Khana Ghar – Feeding the hungry

We are citizens of a third-world country where hunger is undoubtedly the worst weapon of mass destruction and is the cause of most evils. It doesn’t seem so to many of us because majority reading this have been blessed and never experienced the harsh atrocities of life.  Good news is that we now posses the resources at hand to defeat this cruel enemy at a very reasonable cost and provide food for the hungry but sadly, no one comes forward to end this scourge of poverty.

Within the scintillating lights of the city Karachi lies Khuda ki Basti, an area which is the blatant proof of why hunger is a terrifying torture. In the year 2002, a lady named Parveen Saeed set out to bring a change by eliminating the hunger through Khana Ghar .She and her husband are also the founders of Hassan Saeed Welfare Trust which runs two major projects, Khana Ghar and Dawa Ghar (Medical and Maternity home).

I have seen her on a couple of TV shows and always had the urge to meet her in person.  Last year I was given an assignment to interview a personality and the first named that popped into my mind was of her. Being a resident of Surjani Town herself, she and her husband are both educated and have earned their Masters degree in Journalism from Karachi University.  Both of them were absolute philanthropist by heart and wanted to make themselves productive towards the society and destiny soon provided them with the opportunity.

Nine years back, Parveen Saeed once heard news of a woman who had murdered her two children because she couldn’t bear to watch them slowly starve to death. That incident was disheartening enough to shock her from the inside and she thought of acting immediately. Hence the idea of Khana Ghar sparked where a full meal for only 3 rupees would be available for the residents of the area. There are hundreds and thousands of philanthropic organizations providing free food but she still charges a cent: why is that? She replied, “….she wants to send a message that when people buy or pay even a little they will NOT misuse food and second: the logic of keeping a very low price will in turn drive people to work enough to get this meal – hence, changing their perspective on life”.But it’s free for the homeless senior citizens, widows and children. Also on religious occasions, they do announce packages in which a two-month reserve of food stock is given as well.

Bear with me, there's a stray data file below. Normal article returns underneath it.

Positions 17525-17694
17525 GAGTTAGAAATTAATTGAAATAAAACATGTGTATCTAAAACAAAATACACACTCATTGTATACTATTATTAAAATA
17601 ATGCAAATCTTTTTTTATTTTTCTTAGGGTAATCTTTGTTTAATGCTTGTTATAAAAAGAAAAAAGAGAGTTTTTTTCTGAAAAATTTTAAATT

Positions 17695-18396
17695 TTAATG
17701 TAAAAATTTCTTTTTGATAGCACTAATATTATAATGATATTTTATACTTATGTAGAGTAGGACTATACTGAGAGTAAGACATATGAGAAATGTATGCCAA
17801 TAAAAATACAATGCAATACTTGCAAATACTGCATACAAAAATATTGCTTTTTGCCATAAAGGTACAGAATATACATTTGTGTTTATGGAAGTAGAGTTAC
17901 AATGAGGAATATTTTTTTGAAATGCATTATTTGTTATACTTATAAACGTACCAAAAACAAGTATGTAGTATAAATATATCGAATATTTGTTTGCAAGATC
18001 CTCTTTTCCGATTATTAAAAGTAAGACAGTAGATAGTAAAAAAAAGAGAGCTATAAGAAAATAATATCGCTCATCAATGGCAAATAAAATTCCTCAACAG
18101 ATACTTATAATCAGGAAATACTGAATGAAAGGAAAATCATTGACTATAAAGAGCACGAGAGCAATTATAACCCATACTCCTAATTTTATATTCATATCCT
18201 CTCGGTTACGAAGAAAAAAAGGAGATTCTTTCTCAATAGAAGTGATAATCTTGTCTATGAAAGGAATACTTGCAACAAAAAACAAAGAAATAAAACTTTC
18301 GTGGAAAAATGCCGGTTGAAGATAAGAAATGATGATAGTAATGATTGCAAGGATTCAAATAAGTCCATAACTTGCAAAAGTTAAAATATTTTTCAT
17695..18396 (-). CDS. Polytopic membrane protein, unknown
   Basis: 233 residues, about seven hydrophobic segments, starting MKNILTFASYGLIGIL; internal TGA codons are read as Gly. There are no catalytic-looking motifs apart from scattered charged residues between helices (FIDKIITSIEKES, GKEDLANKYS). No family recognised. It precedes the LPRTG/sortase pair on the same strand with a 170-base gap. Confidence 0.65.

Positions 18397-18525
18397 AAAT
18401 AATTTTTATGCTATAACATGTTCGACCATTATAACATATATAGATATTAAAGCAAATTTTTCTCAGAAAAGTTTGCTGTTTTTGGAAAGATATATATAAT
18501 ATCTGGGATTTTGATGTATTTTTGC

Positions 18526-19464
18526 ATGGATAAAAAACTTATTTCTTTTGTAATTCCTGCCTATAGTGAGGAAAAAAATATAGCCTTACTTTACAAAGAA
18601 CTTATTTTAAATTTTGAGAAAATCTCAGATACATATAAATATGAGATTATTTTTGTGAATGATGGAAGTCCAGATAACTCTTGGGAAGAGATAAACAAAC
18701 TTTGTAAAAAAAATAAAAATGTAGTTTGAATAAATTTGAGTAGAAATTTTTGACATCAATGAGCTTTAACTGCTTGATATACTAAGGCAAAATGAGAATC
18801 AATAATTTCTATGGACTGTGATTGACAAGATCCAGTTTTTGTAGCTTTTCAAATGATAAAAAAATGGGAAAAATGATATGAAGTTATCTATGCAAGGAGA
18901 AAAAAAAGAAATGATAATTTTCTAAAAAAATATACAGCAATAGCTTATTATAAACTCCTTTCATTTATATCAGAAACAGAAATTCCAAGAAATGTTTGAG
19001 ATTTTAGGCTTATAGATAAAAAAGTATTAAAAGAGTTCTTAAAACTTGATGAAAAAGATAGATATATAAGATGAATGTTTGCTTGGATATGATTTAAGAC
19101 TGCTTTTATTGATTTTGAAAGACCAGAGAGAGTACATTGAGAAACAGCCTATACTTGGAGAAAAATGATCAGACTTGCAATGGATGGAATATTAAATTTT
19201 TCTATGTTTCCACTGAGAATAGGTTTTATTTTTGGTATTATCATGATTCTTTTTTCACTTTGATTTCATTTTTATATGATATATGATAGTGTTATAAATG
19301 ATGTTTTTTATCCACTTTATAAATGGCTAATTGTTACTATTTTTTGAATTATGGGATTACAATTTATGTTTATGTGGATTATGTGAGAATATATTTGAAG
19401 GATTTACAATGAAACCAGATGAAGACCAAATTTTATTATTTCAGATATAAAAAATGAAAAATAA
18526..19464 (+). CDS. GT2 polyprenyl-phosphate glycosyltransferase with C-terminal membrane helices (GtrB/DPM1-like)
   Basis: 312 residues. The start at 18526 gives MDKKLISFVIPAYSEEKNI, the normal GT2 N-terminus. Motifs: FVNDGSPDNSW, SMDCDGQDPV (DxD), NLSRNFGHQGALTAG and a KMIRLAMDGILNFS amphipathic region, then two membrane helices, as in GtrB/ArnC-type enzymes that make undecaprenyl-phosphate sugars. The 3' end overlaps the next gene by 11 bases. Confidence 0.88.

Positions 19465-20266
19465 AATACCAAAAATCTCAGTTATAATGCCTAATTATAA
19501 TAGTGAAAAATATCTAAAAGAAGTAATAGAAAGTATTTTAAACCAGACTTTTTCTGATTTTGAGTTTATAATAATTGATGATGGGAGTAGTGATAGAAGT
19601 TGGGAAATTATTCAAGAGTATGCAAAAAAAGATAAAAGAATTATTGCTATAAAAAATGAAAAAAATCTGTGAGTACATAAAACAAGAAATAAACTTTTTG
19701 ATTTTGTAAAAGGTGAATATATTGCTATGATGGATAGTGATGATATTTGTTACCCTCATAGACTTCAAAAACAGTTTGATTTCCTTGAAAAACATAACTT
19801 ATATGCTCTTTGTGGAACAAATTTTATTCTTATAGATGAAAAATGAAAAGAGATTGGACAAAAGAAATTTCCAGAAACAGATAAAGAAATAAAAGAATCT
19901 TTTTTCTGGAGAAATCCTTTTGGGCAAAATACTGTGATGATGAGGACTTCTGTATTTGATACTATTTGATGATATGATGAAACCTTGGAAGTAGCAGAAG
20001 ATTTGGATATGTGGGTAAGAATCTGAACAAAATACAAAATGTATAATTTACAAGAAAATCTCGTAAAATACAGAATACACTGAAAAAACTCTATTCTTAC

Hurdles are part of the process when one decides to do something for the benefit of the society. Similarly, journey to the Khana Ghar wasn’t even close to the word easy.  They started off with a door-to-door free food delivery service. Later, cart vendors were hired to deliver food tiffins to the needy in the area.

It’s really a tough call when the organization itself is running on funds. Around 300 people eat at Khana Ghar daily and the cost of it is about Rs. 10,000 a day and with the growing recession rate, it’s really getting hard for them to maintain the budget. The organization does not spend any money on advertisement campaigns due to the same reason. Since 2007, the electronic and print media have been approaching them for documentaries and interviews. In their words, all this media attention has helped them in gathering a good amount of national and international donors but their number is not large. The organization even allow citizens to investigate on their own about Khana Ghar’s credibility before handing over their donations as they don’t want people to remain in any doubt.

Parveen Saeed’s dream is to open a branch of Khana Ghar in every under-developed area of Karachi as she believes that if we pledge to eliminate hunger, we can surely reduce the growing crime rate.

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